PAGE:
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Article: What is Lupin?

What is Lupin? - PBCo.

What is Lupin?

We use lupin as a key ingredient in all our products – so if you've been eating our pancakes, muffins, bread, pizza bases, cookies, carrot cake and banana bread, you've already had a taste of lupin.

Lupin is a little legume that has been deemed a "superfood" because of its amazing nutritional profile – but it's actually been around for a while. If you've ever travelled to Spain, Italy, Portugal or parts of South America, you may have had 'lupini' beans alongside your drink at a bar.

These healthy lupin beans have been eaten since ancient times and are quite traditional in Mediterranean and South American cuisine, today mostly enjoyed as a bar snack in the same way we eat peanuts or olives. More recently they have been turned into flakes, flour and kibble to be used in bread, baking and low carb cereals and crumbs, and have been added to some gluten free bread mixes for some time in Europe and Australia.

Lupin can be used in a variety of ways to make our favourite foods low carb, high protein and gluten free. They give a perfect golden crumb for chicken or fish instead of breadcrumbs, can be combined with nuts and seeds to make crunchy low carb granola, and can be made into cous cous or even to coat arancini balls and falafel.

Lupin has a mild, nutty flavour that takes on other flavours easily, and it can be used in both savoury and sweet foods. On top of how great it is for cooking and baking, the awesome thing about lupin is its amazing nutritional benefits.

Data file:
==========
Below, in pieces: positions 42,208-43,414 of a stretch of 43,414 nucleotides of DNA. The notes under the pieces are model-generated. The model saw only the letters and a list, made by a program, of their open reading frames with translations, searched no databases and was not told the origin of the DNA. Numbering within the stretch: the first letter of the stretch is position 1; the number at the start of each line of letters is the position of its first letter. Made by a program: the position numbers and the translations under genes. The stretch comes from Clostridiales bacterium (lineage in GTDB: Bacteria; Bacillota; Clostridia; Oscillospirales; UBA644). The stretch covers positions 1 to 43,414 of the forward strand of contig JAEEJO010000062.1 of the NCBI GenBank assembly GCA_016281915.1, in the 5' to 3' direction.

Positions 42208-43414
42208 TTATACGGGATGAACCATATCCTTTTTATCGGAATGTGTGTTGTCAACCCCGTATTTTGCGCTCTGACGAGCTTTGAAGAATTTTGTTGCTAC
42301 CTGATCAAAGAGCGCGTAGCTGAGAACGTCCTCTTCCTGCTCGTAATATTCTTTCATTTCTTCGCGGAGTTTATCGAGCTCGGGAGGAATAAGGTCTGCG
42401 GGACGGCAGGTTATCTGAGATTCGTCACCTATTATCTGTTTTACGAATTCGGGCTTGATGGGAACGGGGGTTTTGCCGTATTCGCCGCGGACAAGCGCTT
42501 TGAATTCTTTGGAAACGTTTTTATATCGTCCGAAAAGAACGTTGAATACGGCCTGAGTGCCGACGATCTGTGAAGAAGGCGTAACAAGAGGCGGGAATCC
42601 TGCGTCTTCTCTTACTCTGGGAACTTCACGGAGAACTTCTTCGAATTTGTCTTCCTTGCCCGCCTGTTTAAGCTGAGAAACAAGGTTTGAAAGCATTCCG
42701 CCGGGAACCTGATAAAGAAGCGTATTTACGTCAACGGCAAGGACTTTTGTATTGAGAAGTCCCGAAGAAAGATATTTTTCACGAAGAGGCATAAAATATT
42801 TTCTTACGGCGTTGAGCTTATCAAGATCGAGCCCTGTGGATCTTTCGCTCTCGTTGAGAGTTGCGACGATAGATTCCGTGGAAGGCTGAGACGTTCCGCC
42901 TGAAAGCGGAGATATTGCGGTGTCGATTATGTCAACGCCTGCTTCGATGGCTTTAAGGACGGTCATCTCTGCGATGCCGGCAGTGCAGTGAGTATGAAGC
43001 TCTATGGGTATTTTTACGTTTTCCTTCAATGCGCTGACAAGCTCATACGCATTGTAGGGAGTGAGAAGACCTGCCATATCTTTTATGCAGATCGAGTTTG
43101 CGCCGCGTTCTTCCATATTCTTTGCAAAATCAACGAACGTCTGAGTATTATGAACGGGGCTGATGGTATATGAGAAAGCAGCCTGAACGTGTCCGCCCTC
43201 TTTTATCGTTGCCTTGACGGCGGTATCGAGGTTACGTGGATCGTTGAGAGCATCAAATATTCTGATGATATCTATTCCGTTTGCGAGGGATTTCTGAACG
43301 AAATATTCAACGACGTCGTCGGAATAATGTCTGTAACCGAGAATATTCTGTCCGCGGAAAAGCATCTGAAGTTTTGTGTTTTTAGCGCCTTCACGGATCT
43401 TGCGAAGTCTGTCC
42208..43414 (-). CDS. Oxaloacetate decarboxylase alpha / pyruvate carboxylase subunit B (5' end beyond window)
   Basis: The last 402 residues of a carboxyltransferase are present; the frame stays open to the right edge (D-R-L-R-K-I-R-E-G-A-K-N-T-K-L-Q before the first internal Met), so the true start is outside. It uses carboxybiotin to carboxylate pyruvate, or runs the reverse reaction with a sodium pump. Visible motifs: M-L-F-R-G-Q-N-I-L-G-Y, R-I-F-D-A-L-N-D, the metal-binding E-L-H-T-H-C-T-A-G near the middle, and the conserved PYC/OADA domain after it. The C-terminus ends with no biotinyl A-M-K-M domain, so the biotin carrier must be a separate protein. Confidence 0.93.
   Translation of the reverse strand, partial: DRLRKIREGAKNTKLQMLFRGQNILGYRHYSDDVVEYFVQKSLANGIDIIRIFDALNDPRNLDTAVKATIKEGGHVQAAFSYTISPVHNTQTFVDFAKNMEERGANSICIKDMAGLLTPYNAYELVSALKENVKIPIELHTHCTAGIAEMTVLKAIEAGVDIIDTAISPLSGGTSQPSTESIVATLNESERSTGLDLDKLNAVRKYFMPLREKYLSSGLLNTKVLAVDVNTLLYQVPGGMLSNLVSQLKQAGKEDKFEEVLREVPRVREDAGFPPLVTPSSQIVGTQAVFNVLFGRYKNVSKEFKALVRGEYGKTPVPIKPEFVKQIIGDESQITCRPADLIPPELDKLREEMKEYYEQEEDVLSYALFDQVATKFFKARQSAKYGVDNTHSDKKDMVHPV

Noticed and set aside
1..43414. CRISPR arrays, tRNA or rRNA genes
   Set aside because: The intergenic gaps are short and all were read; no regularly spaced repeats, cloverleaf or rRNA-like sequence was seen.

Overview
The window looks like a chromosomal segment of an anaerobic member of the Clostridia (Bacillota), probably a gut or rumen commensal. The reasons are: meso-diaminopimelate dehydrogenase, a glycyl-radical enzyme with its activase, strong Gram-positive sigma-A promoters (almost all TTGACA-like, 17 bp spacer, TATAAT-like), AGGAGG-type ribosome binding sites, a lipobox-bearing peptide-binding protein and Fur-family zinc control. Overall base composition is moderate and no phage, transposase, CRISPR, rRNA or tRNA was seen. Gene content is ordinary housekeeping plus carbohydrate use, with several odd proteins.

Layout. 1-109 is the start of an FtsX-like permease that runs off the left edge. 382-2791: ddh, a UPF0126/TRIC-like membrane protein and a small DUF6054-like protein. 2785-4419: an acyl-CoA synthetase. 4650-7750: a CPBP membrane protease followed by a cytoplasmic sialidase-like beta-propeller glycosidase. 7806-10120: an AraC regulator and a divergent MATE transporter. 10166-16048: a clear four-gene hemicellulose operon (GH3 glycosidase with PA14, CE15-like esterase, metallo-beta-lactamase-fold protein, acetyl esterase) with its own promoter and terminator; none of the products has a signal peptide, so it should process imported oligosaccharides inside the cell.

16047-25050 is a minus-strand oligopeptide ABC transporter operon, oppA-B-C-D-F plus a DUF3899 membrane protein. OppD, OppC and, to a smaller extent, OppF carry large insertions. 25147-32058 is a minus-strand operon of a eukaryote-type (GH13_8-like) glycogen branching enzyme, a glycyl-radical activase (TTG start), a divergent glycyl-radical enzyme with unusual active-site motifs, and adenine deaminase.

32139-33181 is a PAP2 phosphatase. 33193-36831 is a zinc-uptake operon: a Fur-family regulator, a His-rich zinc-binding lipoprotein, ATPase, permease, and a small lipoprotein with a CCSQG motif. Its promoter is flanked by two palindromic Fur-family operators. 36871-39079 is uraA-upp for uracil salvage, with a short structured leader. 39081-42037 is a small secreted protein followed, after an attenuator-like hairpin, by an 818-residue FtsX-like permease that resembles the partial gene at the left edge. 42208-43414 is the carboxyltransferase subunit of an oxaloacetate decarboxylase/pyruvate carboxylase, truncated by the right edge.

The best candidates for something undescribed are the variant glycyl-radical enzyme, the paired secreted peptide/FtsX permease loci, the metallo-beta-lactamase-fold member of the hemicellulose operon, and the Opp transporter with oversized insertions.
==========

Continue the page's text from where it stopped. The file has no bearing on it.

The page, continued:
It's a really rich source of natural plant protein and dietary fibre, which helps to keep you fuller for longer, plus it's a great source of prebiotic fibre for a healthy gut. It's also gluten-free and has only 4 grams of digestible carbs per 100g (!) which makes it very low GI and low carb. Lupin actually has the lowest GI of any commonly consumed grains or legumes, which is great for a slow, sustained release of energy.

Lupin also has a high bio-availability of essential nutrients, and a high mineral content of calcium, potassium, magnesium and iron. It has probably been given "superfood" status because it has more protein than quinoa, more dietary fibre than oats, more antioxidants than berries, more potassium than bananas, and more iron than kale.

It gets its yellow colour from carotenoids, which are antioxidants that have been shown to have protective health benefits, including cancer-fighting properties. Studies show that lupin:

  • Increases satiety (suppresses appetite by increasing the feeling of fullness) which in turn lowers energy intake.
  • Improves glucose metabolism by improving both blood glucose and insulin responses and reducing blood sugar spikes.
  • Reduces hypertension and improves blood pressure, which is great for heart health.
  • Improves gut health with prebiotic fibre that feeds good bacteria in the gut.
  • Contains a healthy dose of omega 3s with an ideal ratio of more omega 3 to omega 6 (about 1:4)

Because it's so high in fibre, we get asked if it gives any digestion issues. This obviously depends on the individual, but lupin has negligible amounts of trypsin inhibitors which are found in soy and are known to interfere with digestion. It's also very low in lectins and saponins, which are two known gastric irritants.

In saying this, though, there is a food allergy warning for lupin because it comes from the same plant family as peanuts. Please be aware if you are allergic to other legumes such as peanuts before consuming lupin.

According to FSANZ, some people who are allergic to peanuts may also be allergic to lupin. We love that 85% of the world's lupin is grown in Australia – and has been for the past 150 years – with most of Australia's lupin coming from WA.

We always support Aussie farmers where we can, so it's great that our lupin comes locally from Riverina in NSW. Lupin is also sustainable and grows with minimal water, which is good news for our farmers, and is also non GMO, which is great news for you!

Read more about the nutritional benefits of lupin.


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